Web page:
With so many complaints, grievances and cases originating from the workplace, not only are employers saddled with a lot of responsibilities, but employment law, employment lawyers and the human resource department of various workplaces are also included in those who will be undergoing an uncomfortable change this year. From age discrimination, gender discrimination, gender pay gap, wrongful dismissal, sexual discrimination, racial discrimination and other forms of discrimination to Post-Brexit immigration rule changes, all bodies concerned are faced with amended employment laws and new deadlines for their organization to meet.
The changes focus on ten key areas:
Increase in National Minimum Wage rates
There will be an increase in national minimum wage rates The new wage:
- £4.35 per hour for workers aged under 18 who are no longer of compulsory school age;
- £6.15 per hour for workers aged between 18 and 25;
- £7.70 per hour for workers aged between 21 and 25;
- £8.21 per hour for workers aged over 25;
- For apprentices, the hourly rate will be £3.90 per hour.
Increased statutory family and sick pay rates
From 7th April 2019, statutory maternity, paternity, adoption and shared parental pay was increased to £148.68 per week while the weekly rate for statutory sick pay also increased to £94.25.
The minimum contributions for auto-enrolment pension schemes will increase for both employers and employees, some individuals might act indifferent. The previous percentage contribution, was at, for employers, a minimum of 2% of an eligible worker’s gross salary to their pension pot while the worker contributes 3% themselves. However the new figures go to 3% and 5% respectively.
The right to a payslip has been extended to individuals recognized as ‘workers’ and not just employees. All individuals working in the business are now entitled to a payslip to avoid any legal issues.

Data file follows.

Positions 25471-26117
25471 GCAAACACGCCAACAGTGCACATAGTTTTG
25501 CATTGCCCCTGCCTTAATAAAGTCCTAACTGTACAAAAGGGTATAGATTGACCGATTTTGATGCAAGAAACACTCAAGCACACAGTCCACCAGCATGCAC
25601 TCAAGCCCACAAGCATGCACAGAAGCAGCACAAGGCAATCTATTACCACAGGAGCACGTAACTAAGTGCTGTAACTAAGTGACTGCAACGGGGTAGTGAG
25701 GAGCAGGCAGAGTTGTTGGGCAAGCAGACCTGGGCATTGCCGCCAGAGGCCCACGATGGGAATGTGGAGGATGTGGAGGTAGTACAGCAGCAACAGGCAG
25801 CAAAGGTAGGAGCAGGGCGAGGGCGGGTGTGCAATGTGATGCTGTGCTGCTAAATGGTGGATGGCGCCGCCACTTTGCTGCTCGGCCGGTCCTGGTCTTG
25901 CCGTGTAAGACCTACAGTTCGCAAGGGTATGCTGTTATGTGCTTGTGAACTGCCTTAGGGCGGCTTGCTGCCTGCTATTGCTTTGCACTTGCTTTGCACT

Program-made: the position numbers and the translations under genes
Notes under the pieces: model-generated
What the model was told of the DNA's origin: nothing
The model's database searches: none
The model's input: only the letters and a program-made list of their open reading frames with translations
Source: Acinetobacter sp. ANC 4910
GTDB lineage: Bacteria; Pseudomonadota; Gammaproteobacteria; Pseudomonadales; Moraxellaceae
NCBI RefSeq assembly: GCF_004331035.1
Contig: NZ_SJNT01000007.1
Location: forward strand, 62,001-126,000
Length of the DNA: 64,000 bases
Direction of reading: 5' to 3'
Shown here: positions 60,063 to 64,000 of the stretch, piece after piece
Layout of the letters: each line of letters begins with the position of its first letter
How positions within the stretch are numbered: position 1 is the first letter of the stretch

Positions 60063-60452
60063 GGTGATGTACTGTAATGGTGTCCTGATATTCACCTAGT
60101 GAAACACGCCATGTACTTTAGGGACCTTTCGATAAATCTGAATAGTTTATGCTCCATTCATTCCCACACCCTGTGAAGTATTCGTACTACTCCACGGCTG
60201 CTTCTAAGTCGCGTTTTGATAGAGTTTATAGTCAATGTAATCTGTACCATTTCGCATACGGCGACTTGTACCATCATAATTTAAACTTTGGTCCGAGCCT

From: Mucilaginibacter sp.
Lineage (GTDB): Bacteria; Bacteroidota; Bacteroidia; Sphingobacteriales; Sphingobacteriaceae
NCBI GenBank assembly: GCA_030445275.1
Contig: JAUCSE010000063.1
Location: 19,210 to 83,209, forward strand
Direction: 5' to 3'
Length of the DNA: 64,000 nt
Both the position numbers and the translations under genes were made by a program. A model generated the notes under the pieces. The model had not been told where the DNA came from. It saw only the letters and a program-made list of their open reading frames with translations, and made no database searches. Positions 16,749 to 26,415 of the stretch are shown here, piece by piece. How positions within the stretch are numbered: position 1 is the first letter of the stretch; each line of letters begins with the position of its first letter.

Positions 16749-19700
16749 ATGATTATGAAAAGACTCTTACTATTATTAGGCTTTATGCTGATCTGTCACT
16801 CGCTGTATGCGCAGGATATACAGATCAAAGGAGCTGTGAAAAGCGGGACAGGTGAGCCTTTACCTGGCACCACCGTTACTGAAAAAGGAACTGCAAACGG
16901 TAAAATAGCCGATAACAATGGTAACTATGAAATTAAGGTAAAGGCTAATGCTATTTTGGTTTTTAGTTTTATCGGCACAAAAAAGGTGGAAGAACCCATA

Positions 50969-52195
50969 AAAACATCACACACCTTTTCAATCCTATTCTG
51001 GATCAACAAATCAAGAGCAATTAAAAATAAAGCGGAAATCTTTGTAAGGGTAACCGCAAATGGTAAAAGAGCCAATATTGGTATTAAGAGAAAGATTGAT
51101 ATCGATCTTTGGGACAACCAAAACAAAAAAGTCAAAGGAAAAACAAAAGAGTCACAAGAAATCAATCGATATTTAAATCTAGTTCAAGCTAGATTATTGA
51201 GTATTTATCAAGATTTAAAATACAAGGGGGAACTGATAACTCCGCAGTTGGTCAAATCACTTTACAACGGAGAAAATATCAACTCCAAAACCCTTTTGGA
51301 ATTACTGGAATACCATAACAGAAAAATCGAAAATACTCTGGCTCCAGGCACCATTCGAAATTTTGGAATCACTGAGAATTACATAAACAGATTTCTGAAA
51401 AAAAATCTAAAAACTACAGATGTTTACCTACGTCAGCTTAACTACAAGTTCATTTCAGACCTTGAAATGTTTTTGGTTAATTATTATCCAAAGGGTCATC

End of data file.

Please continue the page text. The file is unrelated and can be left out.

Settled Status for EU Nationals
Employers who have European workers living in the UK, are now able to apply for settled status in the UK following the end of the Brexit transition period in 2021. The criteria however is dependent on individuals being able to prove they have been living in the UK for five years by the date of application. For those who fail to meet this status, there is still hope however in the form of a temporary status allowing them permit to stay pending the time they have accrued enough residency to be granted settled status.
This will come as a huge relief to European immigrants in the UK following tensions arising from the ongong Brexit saga.
Gender Pay Gap Reporting
Prior to the request requiring private company oublish their gender pay gap figures, another request is being made in which private companies with 250 or more employees were required to do this. A higher level of scrutiny is being applied in order to ensure that the companies involved are adhering and are taking steps to ensure there is no Gender pay discrimination. This is welcomed by employees as it eliminates any form of disparity between the genders with regards to pay.
Employment Tribunal compensation
Unfair dismissal compensation increases to £86,444
Statutory redundancy payment will increase to £15,750, while the maximum amount of a weeks’ pay will increase to £525.
These changes will occur from April 2019, a difference to annual compensation increase in line with the retail price index.
Parental Bereavement Leave and Pay
From April 2020, a right will be introduced which allows bereaved parents to take paid time off work. The loss of a child is tragic and devastating occurrence and as such, time is needed to grieve and recover. This recognition has been a long time coming.
New mum to receive greater protection from redundancy
One in nine (11 per cent) women said they had either been fired or made redundant when they returned to work after having a child, or were treated so badly they were left with no other choice but to leave their respective place of work. A proposal states that protection against redundancy for pregnant women and new mother on maternity leave be extended for up to 6 months post resumption at work. The consultation also proposes that such protection be extended to those returning from adoption and shared parental leave. The aim is to reduce pregnancy discrimination in the workplace.
New guidance against age discrimination at work
Age discrimination is a prevailing concern for many individuals. The discrimination faced as result of age as piqued the interest of ACAS who have issued new guidance for employers providing guidance on how to comply with the Equality Act 2010.
Our no win no fee Employment Law Solicitors can assist with all types of claims. Naturally, we pride ourselves on providing the best possible service to the highest standards, we offer free employment law advice on all problems. Call us on 0800 756 6605 or 020 3923 4777